Most families possess objects of sentimental value: pictures, mementos of special occasions, birth certificates, marriage certificates, genealogies, etc. These objects perpetuate the people and values that are loved and esteemed by the family. They help the family members to remember and identify who they are, where they came from, and how they got to where they are.

The windows of our church serve a similar purpose. They help us to remember those who have gone before us and modeled the ideals to which we are called by our faith. They also recall how God entered into human history in order to save us.

Most importantly, they remind us that through the new covenant established by Jesus Christ, we all have a relationship with God, and through him, with one another. Covenants (or Testaments) are solemn oaths between persons by which they become family or kin. The Church’s term for covenant is sacrament. Therefore we enter into this covenant relationship with God and his family at Baptism. We renew this covenant every time we offer the sacrifice of the Mass.

So with a sense of family we ask you to consider the following explanation of our church windows.

Creation (cry room)

This set of windows recalls the great event of creation. While there are two creation stories in the Bible (Genesis 1-2:4a, Gen. 2:4b-24) these windows recall only the first such story.

The first window depicts dark raging water over which the Spirit of God is stirring in the form of a dove. The sun is used as a symbol for light, which was the initial creation.

The second window shows a moon and stars as well as a bird, a fish and a stream, which symbolize the events of days 2, 4 and 5. Chaotic waters, now made orderly and separated into water and air, are filled with living things appropriate to them.

The third window has plants and animals. It speaks to the creation of all lands and the living things that fill them, as occurred on Days 3 and 6. Man who is made in God’s image, while not symbolized, is definitely implicit throughout this event of creation, for it is Man who has the responsibility to direct and care for Creation.

Abraham triplet (faith)

The set of windows reflects upon the faith modeled by Abraham, who lived about 1850 B.C. Why Abraham? He is an ancestor of Jesus (Mt 1:1), and when God called him, he believed, left everything, and was justified. (Gen 15:6) Furthermore, when his faith was

tested, he remained obedient and continued to be justified by God throughout his life. (Jas 2:21-22, Rom 4:19-22)

The first window shows a ram, an altar, firewood and a sword. These symbols recall Abraham’s supreme act of faith, his willingness to sacrifice his only son in obedience to God. (Gen 22) This took place on Mt. Maraiah, where 800 years later King Solomon would build the temple in Jerusalem. This is the same mountain where Jesus, the only Son of God, would be offered up on the cross.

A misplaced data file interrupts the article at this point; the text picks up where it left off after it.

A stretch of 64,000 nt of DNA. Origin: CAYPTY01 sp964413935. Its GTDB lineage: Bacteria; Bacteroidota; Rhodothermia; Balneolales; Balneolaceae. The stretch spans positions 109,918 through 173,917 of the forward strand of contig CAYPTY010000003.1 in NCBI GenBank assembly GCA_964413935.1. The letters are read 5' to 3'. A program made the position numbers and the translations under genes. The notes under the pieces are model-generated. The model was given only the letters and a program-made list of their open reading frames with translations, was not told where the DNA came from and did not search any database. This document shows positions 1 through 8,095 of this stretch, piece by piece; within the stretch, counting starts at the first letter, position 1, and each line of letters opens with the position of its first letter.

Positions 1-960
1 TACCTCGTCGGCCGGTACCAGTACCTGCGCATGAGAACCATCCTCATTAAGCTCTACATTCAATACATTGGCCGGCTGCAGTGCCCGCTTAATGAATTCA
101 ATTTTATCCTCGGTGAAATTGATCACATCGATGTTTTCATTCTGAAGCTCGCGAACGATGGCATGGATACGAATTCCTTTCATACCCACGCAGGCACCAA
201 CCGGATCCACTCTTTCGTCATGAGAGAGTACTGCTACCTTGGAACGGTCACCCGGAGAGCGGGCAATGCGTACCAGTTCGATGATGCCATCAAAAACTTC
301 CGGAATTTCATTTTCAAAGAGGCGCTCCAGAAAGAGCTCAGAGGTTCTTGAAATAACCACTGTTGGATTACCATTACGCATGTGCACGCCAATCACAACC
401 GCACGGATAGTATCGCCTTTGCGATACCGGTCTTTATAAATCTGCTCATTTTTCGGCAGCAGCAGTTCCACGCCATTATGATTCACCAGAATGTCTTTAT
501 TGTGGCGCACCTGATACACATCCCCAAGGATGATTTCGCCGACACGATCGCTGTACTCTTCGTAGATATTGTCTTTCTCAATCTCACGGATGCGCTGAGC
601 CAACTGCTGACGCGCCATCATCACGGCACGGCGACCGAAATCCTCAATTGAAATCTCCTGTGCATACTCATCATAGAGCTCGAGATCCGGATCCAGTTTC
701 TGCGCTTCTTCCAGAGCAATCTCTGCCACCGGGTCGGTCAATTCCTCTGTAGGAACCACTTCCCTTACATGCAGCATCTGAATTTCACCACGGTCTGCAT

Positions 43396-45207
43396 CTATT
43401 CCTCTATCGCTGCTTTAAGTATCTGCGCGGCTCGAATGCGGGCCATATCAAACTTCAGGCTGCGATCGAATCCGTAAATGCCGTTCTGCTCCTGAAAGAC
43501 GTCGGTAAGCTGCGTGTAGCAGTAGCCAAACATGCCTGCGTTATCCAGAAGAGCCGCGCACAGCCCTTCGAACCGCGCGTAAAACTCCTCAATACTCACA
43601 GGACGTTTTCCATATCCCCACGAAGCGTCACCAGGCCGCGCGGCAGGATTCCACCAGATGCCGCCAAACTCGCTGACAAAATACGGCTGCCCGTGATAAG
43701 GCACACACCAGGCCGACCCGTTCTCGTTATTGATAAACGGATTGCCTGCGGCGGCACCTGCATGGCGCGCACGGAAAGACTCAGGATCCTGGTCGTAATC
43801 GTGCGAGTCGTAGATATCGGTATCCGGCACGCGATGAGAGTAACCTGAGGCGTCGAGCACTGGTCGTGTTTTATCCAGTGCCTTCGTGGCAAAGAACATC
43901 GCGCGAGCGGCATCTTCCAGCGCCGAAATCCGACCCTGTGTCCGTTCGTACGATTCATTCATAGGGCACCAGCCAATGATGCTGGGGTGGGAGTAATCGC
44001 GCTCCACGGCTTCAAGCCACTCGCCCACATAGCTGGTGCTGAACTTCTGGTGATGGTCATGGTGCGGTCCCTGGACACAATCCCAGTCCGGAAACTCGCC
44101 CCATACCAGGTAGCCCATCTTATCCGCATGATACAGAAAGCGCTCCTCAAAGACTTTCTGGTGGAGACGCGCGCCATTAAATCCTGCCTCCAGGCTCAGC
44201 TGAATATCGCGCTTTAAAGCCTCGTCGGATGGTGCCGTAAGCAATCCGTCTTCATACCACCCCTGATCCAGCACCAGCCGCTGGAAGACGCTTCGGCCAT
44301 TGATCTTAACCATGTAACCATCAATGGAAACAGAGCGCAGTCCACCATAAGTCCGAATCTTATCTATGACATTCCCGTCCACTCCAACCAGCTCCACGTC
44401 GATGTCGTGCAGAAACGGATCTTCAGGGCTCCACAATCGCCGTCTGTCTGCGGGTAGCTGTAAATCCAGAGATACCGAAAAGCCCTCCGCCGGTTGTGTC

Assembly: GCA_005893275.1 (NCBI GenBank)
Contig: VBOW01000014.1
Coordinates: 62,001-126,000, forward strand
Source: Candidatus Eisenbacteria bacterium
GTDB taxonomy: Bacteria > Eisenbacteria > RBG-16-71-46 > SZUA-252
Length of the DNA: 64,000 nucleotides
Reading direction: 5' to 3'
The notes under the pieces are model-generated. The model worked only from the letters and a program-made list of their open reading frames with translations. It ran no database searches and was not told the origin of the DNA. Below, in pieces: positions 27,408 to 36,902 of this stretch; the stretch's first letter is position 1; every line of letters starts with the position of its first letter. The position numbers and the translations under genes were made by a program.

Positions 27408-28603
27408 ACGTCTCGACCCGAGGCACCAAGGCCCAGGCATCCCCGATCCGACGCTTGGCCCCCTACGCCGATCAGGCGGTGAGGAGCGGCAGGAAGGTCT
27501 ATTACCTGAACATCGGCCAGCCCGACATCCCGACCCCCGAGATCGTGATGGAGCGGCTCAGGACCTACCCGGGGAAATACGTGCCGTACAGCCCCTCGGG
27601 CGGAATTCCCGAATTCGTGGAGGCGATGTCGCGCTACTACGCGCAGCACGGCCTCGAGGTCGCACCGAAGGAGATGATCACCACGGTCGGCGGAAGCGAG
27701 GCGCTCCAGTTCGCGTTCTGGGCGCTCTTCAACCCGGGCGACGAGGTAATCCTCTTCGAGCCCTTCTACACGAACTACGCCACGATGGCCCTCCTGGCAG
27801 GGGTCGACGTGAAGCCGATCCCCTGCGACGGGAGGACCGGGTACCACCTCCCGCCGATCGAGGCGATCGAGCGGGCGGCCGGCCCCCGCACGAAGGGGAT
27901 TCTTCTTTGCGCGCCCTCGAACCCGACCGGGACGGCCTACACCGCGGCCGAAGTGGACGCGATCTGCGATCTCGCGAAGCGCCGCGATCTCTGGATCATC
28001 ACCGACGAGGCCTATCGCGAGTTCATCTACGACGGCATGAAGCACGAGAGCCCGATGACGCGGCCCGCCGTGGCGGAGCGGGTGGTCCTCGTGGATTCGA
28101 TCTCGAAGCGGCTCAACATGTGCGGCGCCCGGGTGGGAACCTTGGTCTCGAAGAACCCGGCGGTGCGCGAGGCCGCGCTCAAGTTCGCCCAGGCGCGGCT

The second window shows Abraham with a staff and sky of stars. This depicts Abraham’s call and recalls the threefold promise that God made to him:  descendants, a promised land, and blessings for all the families of the earth. (Gen 12:1-3) The stars remind us of God’s promise to Abraham that he would have more descendants than the stars of the sky or the sand of the seashore. (Gen 15:5) The staff symbolizes Abraham’s leadership and authority and God’s protection.

The third window shows a milk jar, a vine and grapes, and a honeycomb with a crock pot. This window depicts the promised land, the “land flowing with milk and honey.” (Ex 3:8)


Moses Triplet (old covenant)

The third triplet of windows concerns Moses. He lived about 1250 B.C. and is mentioned about 80 times in the New Testament, more than any other Old Testament person. The events surrounding his life are the central events of the Old Testament (or old covenant). These include the passover meal, the exodus from Egypt, and the covenant at Mt. Sinai. Moses’ faith manifested itself in leadership by service and was tested by God throughout his life.

The first window depicts a pillar of fire, locusts, and doorposts sprinkled with blood. The locusts represent the ten plagues that God visited on the Egyptians (Ex 7-12). The blood recalls the passover meal, established as a remembrance of God delivering the Isrealites from 400 years of slavery. (Ex 12) The pillar of fire represents God’s providence and guidance. During the exodus and the 40 year in the desert, the Isrealites were led by a pillar of cloud by day and a pillar of fire by night. (Ex 13:17-21, Num 9:15-23) It foreshadows the tongues of fire that descended upon God’s people at Pentecost.

The bolts of lightning in the second window recall the appearance of God to Moses on Mt. Sinai. Below them stands Moses with two stone tablets representing the 10 commandments, which indicate the conditional nature of the old covenant. The waves represent the parting of the Red Sea.

The third window shows manna, quail, water flowing from a rock and a staff with a serpent on it. During their 40 years in the desert the Israelites experienced a food and water shortage as well as a plague of venomous snakes. Through these daily trials God tested their faith. Moses’ steadfast faith and obedience was rewarded through the gift of manna and quail and water from a rock. (Ex 16, 17; Num 11, 20) The staff represents